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Zootaxa ; 4543(4): 498-514, 2019 Jan 09.
Artigo em Inglês | MEDLINE | ID: mdl-30647283


Cirolanides wassenichae sp. nov., is described from the phreatic zone of the Edwards Aquifer, Texas, USA where it is sympatric with Cirolanides texensis Benedict, 1896. Its status as a new species is based on both morphological and molecular data. Number of antennula articles (3-5 vs 9-15), size (mean sizes of 9.5 and 8.8 mm vs 11.1 and 10.4 mm for males and females, respectively), morphology of pereopods 1-3 (haptorial to semi-haptorial in 1-3 vs only 1 haptorial), and shape of pleotelson (squared, slightly indented vs rounded) are key morphological characteristics that distinguish C. wassenichae sp. nov. from C. texensis. Phylogenies based on cytochrome oxidase 1 and large ribosomal subunit 28S show that divergent morphologies correspond to reciprocally monophyletic groups for both nuclear and mitochondrial datasets. The genus Cirolanides is in need of revision, as our description of C. wassenichae sp. nov. renders C. texensis paraphyletic.

Isópodes , Animais , Feminino , Água Doce , Masculino , Filogenia , Texas
Zootaxa ; 4277(2): 261-273, 2017 Jun 16.
Artigo em Inglês | MEDLINE | ID: mdl-30308650


Lacrimacandona n. gen. with its type species Lacrimacandona wisei n. sp. from the San Marcos artesian well on the Texas State University campus (Hays County, Texas, USA) is proposed as a new genus of the subfamily Candoninae. The new species is sexually dimorphic, and so far no congeneric species have been found. The new genus has the following distinguishing characters: subtriangular carapace tapering posteriorly, uropod with a claw-like anterior seta and two short claws, one long "a" setae on male maxilliped, very large asymmetric clasping organs in males, unique shape and size of hemipenis, and unique occurrence of setae on segments.

Crustáceos , Distribuição Animal , Animais , Água Subterrânea , Masculino , Texas , Universidades
Ecology ; 97(6): 1530-42, 2016 Jun.
Artigo em Inglês | MEDLINE | ID: mdl-27459783


The prevailing paradigm in subterranean ecology is that below-ground food webs are simple, limited to one or two trophic levels, and composed of generalist species because of spatio-temporally patchy food resources and pervasive energy limitation. This paradigm is based on relatively few studies of easily accessible, air-filled caves. However, in some subterranean ecosystems, chemolithoautotrophy can subsidize or replace surface-based allochthonous inputs of photosynthetically derived organic matter (OM) as a basal food resource and promote niche specialization and evolution of higher trophic levels. Consequently, the current subterranean trophic paradigm fails to account for variation in resources, trophic specialization, and food chain length in some subterranean ecosystems. We reevaluated the subterranean food web paradigm by examining spatial variation in the isotopic composition of basal food resources and consumers, food web structure, stygobiont species diversity, and chromophoric organic matter (CDOM), across a geochemical gradient in a large and complex groundwater system, the Edwards Aquifer in Central Texas (USA). Mean δ13C values of stygobiont communities become increasingly more negative along the gradient of photosynthetic OM sources near the aquifer recharge zone to chemolithoautotrophic OM sources closer to the freshwater-saline water interface (FWSWI) between oxygenated freshwater and anoxic, sulfide-rich saline water. Stygobiont community species richness declined with increasing distance from the FWSWI. Bayesian mixing models were used to estimate the relative importance of photosynthetic OM and chemolithoautorophic OM for stygobiont communities at three biogeochemically distinct sites. The contribution of chemolithoautotrophic OM to consumers at these sites ranged between 25% and 69% of total OM utilized and comprised as much as 88% of the diet for one species. In addition, the food web adjacent to the FWSWI had greater trophic diversity when compared to the other two sites. Our results suggest that diverse OM sources and in situ, chemolithoautotrophic OM production can support complex groundwater food webs and increase species richness. Chemolithoautotrophy has been fundamental for the long-term maintenance of species diversity, trophic complexity, and community stability in this subterranean ecosystem, especially during periods of decreased photosynthetic production and groundwater recharge that have occurred over geologic time scales.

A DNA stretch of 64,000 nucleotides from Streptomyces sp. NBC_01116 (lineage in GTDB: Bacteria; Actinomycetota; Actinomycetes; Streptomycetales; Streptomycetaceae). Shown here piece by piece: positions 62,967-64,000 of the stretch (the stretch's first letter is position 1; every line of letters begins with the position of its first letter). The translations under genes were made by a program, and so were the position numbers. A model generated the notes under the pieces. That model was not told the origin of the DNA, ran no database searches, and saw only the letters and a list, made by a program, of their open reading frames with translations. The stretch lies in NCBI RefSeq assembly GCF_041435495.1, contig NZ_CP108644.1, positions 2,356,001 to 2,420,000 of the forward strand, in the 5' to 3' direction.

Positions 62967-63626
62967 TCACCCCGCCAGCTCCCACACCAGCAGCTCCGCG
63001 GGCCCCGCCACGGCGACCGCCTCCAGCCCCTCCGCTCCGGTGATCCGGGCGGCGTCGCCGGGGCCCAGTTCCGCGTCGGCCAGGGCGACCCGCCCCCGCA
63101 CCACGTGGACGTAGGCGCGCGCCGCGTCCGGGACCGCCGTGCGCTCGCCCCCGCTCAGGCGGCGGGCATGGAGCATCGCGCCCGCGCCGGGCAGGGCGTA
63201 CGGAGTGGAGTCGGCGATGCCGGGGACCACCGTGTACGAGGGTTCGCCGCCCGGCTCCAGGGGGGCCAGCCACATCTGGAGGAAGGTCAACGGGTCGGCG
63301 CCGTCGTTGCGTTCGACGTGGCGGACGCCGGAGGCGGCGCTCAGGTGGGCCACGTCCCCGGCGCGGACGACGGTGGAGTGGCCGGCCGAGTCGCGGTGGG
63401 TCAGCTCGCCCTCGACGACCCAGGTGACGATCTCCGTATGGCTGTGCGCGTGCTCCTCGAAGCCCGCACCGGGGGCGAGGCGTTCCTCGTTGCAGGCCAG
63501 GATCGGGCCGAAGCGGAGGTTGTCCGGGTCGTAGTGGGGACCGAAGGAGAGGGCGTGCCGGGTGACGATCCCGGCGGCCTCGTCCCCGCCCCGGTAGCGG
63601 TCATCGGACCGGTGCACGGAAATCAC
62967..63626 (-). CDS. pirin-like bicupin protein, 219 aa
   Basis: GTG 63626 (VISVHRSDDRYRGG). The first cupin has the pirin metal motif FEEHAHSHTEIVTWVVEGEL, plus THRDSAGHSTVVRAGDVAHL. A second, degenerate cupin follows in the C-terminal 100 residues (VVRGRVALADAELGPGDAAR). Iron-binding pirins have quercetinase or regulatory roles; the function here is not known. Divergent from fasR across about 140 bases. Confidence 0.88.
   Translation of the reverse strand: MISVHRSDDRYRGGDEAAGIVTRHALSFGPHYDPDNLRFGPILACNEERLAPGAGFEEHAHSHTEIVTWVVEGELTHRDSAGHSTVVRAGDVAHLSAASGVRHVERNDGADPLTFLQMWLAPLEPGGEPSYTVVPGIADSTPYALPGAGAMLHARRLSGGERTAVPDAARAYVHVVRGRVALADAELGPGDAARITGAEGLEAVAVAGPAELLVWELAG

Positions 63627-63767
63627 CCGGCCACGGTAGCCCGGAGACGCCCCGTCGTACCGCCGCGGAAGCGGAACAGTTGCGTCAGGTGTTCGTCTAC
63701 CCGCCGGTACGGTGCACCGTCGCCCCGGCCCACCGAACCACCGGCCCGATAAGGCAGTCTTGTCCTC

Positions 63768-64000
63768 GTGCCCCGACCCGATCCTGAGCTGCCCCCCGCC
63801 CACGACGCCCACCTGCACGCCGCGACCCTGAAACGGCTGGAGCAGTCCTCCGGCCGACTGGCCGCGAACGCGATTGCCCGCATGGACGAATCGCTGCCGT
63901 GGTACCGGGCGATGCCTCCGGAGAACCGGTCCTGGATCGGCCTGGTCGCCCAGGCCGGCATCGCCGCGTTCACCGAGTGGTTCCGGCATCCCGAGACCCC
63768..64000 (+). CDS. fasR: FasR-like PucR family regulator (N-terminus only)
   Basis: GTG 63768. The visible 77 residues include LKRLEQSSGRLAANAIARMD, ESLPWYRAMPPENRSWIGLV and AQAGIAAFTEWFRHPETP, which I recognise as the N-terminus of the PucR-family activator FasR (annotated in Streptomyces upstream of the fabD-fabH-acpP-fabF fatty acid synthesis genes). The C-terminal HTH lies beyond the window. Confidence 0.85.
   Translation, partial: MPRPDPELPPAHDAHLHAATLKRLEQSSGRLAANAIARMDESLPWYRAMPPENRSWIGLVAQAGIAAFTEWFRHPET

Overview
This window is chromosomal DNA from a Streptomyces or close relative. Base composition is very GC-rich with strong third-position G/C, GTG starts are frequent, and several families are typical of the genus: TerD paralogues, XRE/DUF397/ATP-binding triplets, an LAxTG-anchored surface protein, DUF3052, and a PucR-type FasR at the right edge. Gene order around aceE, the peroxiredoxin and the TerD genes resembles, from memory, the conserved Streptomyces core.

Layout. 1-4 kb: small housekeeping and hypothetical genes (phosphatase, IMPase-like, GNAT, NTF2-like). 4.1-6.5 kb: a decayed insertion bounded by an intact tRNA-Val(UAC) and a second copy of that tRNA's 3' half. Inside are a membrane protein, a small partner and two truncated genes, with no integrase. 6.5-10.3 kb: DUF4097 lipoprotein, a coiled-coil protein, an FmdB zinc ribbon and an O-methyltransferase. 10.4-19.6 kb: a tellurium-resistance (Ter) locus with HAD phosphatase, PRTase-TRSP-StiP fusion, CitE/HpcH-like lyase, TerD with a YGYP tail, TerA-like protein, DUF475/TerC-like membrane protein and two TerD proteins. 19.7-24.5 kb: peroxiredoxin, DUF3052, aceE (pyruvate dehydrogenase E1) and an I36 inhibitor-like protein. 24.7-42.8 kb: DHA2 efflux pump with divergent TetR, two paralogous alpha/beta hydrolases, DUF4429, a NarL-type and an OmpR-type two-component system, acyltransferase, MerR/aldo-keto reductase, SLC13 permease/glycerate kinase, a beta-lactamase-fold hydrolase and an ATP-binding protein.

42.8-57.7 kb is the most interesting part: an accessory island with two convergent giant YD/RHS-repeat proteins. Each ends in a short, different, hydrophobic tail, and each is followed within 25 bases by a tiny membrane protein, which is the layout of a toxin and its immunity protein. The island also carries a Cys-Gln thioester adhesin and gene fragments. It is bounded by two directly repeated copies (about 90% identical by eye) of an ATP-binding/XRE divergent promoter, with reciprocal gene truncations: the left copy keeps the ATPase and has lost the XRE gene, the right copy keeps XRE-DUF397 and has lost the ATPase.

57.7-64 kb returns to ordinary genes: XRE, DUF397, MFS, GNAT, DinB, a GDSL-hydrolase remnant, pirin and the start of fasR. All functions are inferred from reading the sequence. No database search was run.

Biodiversidade , Cadeia Alimentar , Água Subterrânea , Invertebrados/classificação , Invertebrados/fisiologia , Animais , Texas